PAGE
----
Small improvement of rc script makes big difference (bug report 35898)
gerard at linuxfromscratch.org
Mon Jul 31 13:07:49 PDT 2000
> value from a prog called by the script, while I'm talking about non-zero
> return value from the script itself. Errors caused by progs called by the
> script are already covered by the usual "if [ $? != 0 ]". The problem is
> that scripts themselves are not covered by the rc script. See the
Ok how does a script fail then? A script is just a text file that has a
bunch of commands that are executed in order. If a script fails it means
bash fails. A script won't fail if the commands won't fail. In my eyes a
script only fails when a command in that script fails, and those
failures are already detected. What more can be detected.
> No. It simply echoes the normal usage when loadproc is called without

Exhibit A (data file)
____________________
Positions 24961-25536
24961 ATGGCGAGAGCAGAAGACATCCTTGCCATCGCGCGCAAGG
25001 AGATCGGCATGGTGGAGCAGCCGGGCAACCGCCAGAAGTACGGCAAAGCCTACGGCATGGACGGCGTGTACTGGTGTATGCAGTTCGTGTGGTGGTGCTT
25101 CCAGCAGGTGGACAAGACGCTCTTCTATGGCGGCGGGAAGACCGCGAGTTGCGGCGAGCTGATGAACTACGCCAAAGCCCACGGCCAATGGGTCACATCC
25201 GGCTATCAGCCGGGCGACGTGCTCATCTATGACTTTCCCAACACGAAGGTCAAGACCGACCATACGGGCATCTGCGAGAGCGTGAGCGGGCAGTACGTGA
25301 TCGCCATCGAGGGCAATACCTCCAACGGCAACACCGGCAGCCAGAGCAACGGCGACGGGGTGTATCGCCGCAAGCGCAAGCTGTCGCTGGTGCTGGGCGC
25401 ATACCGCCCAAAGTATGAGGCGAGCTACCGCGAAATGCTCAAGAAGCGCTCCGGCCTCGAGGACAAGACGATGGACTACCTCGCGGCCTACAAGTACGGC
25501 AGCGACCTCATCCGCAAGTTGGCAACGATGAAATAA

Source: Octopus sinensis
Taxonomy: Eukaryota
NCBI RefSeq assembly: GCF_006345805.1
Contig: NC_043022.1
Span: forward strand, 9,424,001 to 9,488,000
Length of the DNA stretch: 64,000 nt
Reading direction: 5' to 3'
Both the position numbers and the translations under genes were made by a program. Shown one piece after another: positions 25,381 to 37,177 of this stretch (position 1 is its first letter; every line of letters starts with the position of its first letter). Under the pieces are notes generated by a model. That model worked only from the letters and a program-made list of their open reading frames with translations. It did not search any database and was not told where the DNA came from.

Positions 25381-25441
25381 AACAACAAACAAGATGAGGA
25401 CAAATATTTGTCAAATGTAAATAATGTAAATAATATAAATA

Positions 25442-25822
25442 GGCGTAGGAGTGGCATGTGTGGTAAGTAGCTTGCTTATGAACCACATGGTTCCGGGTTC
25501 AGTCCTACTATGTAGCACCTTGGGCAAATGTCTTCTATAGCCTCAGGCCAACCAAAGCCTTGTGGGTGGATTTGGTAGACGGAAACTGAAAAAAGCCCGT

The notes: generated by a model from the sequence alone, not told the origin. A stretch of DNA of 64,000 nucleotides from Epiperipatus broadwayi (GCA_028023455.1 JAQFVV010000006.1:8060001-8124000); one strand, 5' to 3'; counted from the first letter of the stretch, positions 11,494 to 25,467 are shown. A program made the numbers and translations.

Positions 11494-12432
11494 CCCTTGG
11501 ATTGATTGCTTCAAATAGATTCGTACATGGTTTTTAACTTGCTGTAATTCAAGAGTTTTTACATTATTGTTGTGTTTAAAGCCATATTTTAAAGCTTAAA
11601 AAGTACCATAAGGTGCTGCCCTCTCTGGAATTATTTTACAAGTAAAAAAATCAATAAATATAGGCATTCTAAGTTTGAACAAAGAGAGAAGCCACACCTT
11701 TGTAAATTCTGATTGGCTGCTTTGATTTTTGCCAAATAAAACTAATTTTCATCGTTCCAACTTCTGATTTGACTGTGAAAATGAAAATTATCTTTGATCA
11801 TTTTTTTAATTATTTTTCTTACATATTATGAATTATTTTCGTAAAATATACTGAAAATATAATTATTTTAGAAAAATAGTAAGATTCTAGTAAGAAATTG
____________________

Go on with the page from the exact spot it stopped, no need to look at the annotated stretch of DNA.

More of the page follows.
that echo line will of course be modified if these new changes become
> EXACTLY! There are already a number of foreseen errors in sub-scripts that
> have been trapped: think about the *) case. In this case, the return value
> is 0, the the rc script doesn't trigger. The rc script modification is, and
> was always intended for, unforeseen errors that shouldn't happen.
Ok perhaps I haven't been clear enough and tried to explain things too
much and only confused the matter that way.
What I propose and I'll take sysklogd as an example.
If sysklogd echo's a failure (invalid usage or whatever will be added),
the rc echo lines will *not* be shown, since sysklogd's echo lines
already tell you why the error occured and now to fix it.
If I coded sysklogd and functions properly, sysklogd will not exit with
an error 1. If, however, it does, rc will trap it and print an error
(sicne when sysklogd traps an error the retval is reset to 0) saying
"unknown error in script $i blah blah try to fix with blah blah"
I guess I find it hard to explain this one, it's more in my head than I
-*- If Linux doesn't have the solution, you have the wrong problem -*-
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